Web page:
- A lower court properly concluded that a hospital employee was fired due to irregularities in his handling of prescription narcotics rather than discrimination on the basis of age or gender, the 1st U.S. Circuit Court of Appeals has held (Kuznarowis v. Tobey Hospital, No. 18-1662 (1st Cir., Jan. 22, 2019)).
- When confronted with the results of an investigation revealing substandard medication administration and documentation practices, Lee Kuznarowis could neither explain the deviations from best practices nor account for missing controlled substances, according to court documents. The employer fired him and he sued, alleging discrimination.
- A district court granted summary judgment for the employer, and Kuznarowis appealed. On appeal, the 1st Cir. said because the record contained extensive support for the hospital's legitimate, nondiscriminatory reasons for terminating the plaintiff — including a detailed, legally required report submitted to the state's board of registration in nursing — and because the employee presented no evidence that the circumstances of his firing were discriminatory, it would not reverse the lower court's ruling.
The district court's opinion in this case provides additional background, including the plaintiff's allegations that it would not have been possible for the nursing supervisor to have reviewed the large volume of documentation she claimed to have examined, and that the hospital's statements were inconsistent.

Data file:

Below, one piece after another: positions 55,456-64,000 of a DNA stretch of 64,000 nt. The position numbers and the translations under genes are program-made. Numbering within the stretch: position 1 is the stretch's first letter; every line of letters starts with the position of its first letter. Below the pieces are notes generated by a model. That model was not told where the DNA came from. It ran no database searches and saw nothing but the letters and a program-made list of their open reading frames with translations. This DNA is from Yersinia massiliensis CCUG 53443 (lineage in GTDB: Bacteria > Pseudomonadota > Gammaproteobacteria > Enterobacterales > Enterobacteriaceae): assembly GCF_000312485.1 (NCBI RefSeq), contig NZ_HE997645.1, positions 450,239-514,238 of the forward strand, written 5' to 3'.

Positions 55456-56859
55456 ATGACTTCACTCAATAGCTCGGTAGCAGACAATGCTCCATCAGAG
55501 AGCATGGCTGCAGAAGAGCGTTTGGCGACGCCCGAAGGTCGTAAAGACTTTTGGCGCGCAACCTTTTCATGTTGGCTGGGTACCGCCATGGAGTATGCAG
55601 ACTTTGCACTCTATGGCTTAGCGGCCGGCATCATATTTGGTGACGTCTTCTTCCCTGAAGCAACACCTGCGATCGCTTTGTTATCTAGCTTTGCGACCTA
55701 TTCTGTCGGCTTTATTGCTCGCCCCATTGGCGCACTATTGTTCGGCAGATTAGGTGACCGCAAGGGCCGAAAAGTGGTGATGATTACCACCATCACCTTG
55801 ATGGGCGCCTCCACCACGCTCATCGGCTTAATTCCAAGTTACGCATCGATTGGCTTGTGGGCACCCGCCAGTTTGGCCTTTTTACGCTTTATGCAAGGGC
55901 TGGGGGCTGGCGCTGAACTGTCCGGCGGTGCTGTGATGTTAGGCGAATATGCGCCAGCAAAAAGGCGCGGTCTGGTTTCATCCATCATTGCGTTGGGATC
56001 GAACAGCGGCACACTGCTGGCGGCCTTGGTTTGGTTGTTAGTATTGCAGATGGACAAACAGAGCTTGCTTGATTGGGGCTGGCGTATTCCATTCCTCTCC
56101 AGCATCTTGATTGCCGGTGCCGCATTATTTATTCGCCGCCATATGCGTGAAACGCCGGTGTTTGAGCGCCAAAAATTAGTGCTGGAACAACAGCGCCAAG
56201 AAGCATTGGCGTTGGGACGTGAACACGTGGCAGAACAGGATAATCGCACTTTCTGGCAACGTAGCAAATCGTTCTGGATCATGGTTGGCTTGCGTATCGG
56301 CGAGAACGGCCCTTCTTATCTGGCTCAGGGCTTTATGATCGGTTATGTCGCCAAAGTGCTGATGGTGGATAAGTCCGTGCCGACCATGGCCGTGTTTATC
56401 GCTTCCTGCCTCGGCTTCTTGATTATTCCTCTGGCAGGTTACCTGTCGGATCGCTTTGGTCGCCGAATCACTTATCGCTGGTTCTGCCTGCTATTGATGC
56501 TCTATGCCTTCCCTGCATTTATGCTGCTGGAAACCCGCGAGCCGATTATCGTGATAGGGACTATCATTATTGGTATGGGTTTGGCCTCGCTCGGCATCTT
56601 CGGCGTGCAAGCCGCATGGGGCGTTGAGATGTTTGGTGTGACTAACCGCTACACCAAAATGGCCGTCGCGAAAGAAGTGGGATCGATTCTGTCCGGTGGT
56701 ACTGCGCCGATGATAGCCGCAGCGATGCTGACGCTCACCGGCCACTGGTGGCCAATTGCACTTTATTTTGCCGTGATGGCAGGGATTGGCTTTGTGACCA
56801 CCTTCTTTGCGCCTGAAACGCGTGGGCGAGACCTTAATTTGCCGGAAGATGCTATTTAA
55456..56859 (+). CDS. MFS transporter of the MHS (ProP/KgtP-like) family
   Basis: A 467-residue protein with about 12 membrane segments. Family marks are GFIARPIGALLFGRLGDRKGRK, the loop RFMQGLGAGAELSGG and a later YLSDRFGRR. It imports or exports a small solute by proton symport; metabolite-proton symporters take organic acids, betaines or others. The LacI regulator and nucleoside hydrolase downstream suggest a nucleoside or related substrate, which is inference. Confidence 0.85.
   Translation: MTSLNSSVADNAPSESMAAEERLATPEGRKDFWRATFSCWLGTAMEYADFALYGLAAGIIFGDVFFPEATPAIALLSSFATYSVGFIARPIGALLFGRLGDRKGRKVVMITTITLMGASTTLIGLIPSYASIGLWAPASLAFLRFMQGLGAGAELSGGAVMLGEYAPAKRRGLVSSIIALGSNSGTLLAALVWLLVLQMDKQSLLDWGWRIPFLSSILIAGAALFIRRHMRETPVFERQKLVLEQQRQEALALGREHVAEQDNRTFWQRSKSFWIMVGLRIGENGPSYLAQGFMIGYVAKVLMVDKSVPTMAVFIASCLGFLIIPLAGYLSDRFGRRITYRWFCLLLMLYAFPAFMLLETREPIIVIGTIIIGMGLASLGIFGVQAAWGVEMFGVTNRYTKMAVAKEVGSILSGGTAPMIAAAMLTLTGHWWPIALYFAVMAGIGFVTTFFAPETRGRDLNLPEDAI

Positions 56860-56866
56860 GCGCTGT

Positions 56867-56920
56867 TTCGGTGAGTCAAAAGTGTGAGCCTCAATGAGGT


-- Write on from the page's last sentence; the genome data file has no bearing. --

Notably, the district court said the "relevant inquiry" was not the accuracy of the hospital's account of events, but rather its explanation of its conduct: Could a jury reasonably conclude that the evidence was not only false but also suggestive of discrimination? The district court said it was irrelevant whether the plaintiff actually diverted drugs because the employer's reasonable suspicion was sufficient to justify termination.
This is good news for employers — courts neither expect nor demand perfection from employers, only reasonableness: "The Hospital's decision to terminate Kuznarowis because of irregularities in his narcotics management is a sufficient legitimate, non-discriminatory reason. Plaintiff has failed to rebut it," the district court said. Additionally, it was noteworthy that the employer didn't rush to judgment in terminating the employee; the hospital met with him on four separate occasions to discuss the results of the investigation.
It also should be noted that the plaintiff's claims of bias were particularly weak in this case. For example, he claimed he was improperly fired on the basis of age and sex, yet the employee hired by the hospital to replace him was the same gender and five years older than the plaintiff.
This case illustrates just how critical it is for employers to ensure investigations into misconduct are carried out thoroughly and applied to everyone evenly. As this case displays, well-documented, fair investigations can hold up in court.